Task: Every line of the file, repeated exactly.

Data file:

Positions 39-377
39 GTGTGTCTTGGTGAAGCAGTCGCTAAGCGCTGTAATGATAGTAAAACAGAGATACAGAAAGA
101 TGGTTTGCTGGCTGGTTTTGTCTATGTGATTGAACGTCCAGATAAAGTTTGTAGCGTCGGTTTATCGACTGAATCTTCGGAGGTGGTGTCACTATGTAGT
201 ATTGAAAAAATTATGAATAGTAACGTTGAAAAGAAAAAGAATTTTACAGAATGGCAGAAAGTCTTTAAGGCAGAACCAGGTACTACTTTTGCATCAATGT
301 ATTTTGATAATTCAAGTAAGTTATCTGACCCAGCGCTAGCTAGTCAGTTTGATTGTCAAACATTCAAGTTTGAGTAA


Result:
Positions 39-377
39 GTGTGTCTTGGTGAAGCAGTCGCTAAGCGCTGTAATGATAGTAAAACAGAGATACAGAAAGA
101 TGGTTTGCTGGCTGGTTTTGTCTATGTGATTGAACGTCCAGATAAAGTTTGTAGCGTCGGTTTATCGACTGAATCTTCGGAGGTGGTGTCACTATGTAGT
201 ATTGAAAAAATTATGAATAGTAACGTTGAAAAGAAAAAGAATTTTACAGAATGGCAGAAAGTCTTTAAGGCAGAACCAGGTACTACTTTTGCATCAATGT
301 ATTTTGATAATTCAAGTAAGTTATCTGACCCAGCGCTAGCTAGTCAGTTTGATTGTCAAACATTCAAGTTTGAGTAA